When art and war come together, the great art show is born. Street art has always been the shelter for the rebels, people who do not condone social absurdity and rampant corruption. However, sometimes, their ideals do not go hand in hand, and that is when a conflict arises. In 2009, the street art world witnessed the outbreak of war between two contemporary street artists – King Robbo and Banksy. What was the cause of the conflict? And who is the greatest Banksy’s rival in real life?
Graffiti wars: who is King Robbo?
John Robertson (1969-2014) was an English graffiti artist best known for his impressive street calligraphy art in London. To this day, only few of his works have survived, as the local authorities managed to destroy almost all pieces. Unlike Banksy, King Robbo was not an anonymous artist, meaning that we know much about his real identity and life. He is justifiably considered one of the most talented street artists so far.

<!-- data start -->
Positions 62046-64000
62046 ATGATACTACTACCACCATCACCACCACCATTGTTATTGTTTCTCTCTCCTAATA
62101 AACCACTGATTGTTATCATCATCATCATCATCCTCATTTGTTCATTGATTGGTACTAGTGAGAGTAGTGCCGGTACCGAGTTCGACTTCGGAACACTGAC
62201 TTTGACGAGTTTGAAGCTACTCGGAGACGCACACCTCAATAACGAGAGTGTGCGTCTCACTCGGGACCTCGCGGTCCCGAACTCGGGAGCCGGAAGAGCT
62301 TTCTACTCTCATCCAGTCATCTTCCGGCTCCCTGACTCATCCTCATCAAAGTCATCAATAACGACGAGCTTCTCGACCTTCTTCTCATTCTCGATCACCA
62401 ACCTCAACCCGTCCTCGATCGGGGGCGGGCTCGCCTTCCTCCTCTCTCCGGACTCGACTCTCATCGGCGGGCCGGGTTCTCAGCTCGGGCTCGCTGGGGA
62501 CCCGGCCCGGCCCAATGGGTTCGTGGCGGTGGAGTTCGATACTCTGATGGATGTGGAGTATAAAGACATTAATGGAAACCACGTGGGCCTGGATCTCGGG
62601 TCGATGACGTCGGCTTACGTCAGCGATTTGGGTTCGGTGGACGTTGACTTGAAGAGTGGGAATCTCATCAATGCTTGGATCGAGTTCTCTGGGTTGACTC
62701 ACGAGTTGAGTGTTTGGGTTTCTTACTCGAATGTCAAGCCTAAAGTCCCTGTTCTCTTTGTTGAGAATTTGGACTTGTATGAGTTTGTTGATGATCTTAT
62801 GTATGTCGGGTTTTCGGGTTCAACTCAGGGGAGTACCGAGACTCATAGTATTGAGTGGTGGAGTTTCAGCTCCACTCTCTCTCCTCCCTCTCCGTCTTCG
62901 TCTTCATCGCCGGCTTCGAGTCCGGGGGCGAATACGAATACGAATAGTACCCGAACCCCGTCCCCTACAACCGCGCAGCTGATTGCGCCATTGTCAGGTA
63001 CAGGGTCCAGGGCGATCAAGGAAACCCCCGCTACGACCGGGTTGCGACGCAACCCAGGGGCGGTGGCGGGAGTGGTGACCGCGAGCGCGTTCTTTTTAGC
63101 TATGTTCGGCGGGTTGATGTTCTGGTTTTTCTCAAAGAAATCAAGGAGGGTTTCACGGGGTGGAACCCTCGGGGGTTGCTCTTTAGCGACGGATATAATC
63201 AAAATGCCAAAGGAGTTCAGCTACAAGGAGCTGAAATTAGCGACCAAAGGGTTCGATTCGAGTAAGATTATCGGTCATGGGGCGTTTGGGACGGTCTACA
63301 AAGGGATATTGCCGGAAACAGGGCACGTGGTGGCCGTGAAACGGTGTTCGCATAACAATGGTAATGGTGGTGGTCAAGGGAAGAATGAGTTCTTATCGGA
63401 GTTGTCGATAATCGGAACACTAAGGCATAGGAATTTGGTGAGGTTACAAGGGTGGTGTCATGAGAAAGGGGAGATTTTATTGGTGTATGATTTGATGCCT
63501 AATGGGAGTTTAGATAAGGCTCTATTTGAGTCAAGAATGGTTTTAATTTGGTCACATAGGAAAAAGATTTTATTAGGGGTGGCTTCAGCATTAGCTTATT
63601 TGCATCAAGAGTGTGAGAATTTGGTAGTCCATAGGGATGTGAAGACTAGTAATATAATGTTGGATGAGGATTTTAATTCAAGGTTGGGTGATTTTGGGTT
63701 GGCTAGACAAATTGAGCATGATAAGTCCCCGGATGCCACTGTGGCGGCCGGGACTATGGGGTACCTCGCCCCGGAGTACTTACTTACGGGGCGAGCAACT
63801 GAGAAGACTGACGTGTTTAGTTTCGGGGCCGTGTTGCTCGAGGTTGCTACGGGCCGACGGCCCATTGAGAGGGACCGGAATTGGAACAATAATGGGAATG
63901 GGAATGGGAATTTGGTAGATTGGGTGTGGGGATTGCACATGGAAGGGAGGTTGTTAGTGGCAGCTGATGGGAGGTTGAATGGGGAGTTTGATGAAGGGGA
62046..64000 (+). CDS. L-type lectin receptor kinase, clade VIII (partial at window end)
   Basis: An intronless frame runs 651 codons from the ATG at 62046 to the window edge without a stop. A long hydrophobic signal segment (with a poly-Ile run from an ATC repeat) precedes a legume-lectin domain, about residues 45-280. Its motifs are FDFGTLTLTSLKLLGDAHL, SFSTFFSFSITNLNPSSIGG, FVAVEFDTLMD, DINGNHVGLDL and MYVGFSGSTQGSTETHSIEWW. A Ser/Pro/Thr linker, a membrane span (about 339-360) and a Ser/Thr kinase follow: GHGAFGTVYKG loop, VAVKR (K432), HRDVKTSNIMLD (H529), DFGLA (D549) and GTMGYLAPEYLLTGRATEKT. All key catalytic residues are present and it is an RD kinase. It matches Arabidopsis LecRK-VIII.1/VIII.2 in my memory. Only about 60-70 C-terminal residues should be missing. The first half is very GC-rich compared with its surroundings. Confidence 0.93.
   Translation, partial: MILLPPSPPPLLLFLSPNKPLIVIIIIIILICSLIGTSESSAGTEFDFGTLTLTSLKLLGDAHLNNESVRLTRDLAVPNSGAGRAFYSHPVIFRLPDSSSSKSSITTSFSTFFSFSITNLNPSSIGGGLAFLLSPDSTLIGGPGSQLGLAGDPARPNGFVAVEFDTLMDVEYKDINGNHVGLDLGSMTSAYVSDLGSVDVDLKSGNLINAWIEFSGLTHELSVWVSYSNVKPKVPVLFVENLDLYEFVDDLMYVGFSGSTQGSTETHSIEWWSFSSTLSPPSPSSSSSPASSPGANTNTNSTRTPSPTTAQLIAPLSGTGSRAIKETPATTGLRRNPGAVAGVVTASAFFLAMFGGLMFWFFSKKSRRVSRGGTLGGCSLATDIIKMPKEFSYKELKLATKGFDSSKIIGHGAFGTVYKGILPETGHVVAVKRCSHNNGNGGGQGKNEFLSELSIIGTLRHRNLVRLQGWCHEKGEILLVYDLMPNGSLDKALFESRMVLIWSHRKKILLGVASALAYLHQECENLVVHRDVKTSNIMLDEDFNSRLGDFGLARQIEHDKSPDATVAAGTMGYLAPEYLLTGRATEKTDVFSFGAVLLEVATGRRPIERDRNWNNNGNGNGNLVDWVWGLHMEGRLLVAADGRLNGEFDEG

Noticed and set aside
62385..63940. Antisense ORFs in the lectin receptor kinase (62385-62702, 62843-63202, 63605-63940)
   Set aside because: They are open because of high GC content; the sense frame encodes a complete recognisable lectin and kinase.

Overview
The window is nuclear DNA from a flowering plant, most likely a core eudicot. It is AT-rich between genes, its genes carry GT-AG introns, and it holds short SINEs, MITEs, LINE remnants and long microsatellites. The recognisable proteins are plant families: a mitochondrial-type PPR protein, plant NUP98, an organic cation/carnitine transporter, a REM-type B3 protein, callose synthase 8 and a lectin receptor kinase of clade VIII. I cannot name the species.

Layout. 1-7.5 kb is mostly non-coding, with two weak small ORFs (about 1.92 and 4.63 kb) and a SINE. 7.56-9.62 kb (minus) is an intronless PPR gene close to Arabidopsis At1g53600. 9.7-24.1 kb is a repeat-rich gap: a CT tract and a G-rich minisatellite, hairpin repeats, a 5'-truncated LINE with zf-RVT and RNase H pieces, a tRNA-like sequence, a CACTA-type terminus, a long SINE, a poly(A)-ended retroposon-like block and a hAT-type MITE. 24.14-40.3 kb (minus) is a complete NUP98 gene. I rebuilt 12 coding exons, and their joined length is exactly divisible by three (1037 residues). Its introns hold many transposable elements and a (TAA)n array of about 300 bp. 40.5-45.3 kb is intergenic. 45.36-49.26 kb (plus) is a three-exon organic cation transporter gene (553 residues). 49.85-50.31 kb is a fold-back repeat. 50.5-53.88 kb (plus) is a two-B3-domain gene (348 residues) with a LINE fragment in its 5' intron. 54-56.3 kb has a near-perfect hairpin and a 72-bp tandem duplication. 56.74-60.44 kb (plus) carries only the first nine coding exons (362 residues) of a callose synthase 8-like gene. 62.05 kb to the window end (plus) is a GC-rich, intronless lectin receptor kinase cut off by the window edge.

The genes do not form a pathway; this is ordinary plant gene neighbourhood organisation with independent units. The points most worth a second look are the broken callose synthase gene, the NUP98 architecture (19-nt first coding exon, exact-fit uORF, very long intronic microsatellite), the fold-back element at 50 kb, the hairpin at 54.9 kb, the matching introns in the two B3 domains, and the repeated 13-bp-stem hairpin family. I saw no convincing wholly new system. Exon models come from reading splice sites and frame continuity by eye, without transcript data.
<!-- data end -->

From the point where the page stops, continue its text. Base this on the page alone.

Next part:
Compared to Banksy art, King Robbo’s art did not get so much media coverage. From an artistic point of view, the artists’ approaches to creating street art are markedly different and incomparable, to say the least. While Banksy prefers stencils to paint images, Robertson mainly used traditional graffiti. For that reason, he is considered a towering figure in terms of old-school graffiti art.
The feud between the two takes its roots in the 1990s when Banksy and King Robbo presumably met each other in a bar. The first gave the latter attitude, which led to Banksy being slapped by Robertson. For many years, they would paint over the work of each other. The war found its end when John Robertson was left in a vegetative state after falling down a flight of stairs. In 2014, he passed away.
Banksy paid tribute to his art rival by listing the graffiti crews he was once a member of: “Robbo WRH WD PFB – RIP.”